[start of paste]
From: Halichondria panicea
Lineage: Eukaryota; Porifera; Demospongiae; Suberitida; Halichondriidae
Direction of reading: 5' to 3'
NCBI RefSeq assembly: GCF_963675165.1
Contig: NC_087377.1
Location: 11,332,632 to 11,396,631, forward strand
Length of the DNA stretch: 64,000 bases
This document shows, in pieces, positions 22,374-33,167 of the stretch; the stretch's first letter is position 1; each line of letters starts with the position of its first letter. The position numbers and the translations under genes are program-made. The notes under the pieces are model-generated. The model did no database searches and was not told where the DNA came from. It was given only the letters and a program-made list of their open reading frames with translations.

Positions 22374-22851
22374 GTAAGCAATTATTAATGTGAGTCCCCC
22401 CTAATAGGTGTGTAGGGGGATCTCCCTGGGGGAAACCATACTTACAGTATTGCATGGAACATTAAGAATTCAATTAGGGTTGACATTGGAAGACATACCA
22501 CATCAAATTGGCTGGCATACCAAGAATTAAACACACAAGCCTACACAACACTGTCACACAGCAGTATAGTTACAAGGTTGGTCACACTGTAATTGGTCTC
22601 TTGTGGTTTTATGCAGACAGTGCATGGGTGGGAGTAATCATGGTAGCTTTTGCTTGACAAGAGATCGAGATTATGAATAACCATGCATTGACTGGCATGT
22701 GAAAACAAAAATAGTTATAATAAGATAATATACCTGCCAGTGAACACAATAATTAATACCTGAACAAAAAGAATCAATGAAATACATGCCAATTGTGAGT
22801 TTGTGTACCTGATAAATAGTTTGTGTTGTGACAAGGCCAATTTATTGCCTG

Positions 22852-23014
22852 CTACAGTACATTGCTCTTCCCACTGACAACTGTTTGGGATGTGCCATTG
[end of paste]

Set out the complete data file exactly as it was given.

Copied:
From: Halichondria panicea
Lineage: Eukaryota; Porifera; Demospongiae; Suberitida; Halichondriidae
Direction of reading: 5' to 3'
NCBI RefSeq assembly: GCF_963675165.1
Contig: NC_087377.1
Location: 11,332,632 to 11,396,631, forward strand
Length of the DNA stretch: 64,000 bases
This document shows, in pieces, positions 22,374-33,167 of the stretch; the stretch's first letter is position 1; each line of letters starts with the position of its first letter. The position numbers and the translations under genes are program-made. The notes under the pieces are model-generated. The model did no database searches and was not told where the DNA came from. It was given only the letters and a program-made list of their open reading frames with translations.

Positions 22374-22851
22374 GTAAGCAATTATTAATGTGAGTCCCCC
22401 CTAATAGGTGTGTAGGGGGATCTCCCTGGGGGAAACCATACTTACAGTATTGCATGGAACATTAAGAATTCAATTAGGGTTGACATTGGAAGACATACCA
22501 CATCAAATTGGCTGGCATACCAAGAATTAAACACACAAGCCTACACAACACTGTCACACAGCAGTATAGTTACAAGGTTGGTCACACTGTAATTGGTCTC
22601 TTGTGGTTTTATGCAGACAGTGCATGGGTGGGAGTAATCATGGTAGCTTTTGCTTGACAAGAGATCGAGATTATGAATAACCATGCATTGACTGGCATGT
22701 GAAAACAAAAATAGTTATAATAAGATAATATACCTGCCAGTGAACACAATAATTAATACCTGAACAAAAAGAATCAATGAAATACATGCCAATTGTGAGT
22801 TTGTGTACCTGATAAATAGTTTGTGTTGTGACAAGGCCAATTTATTGCCTG

Positions 22852-23014
22852 CTACAGTACATTGCTCTTCCCACTGACAACTGTTTGGGATGTGCCATTG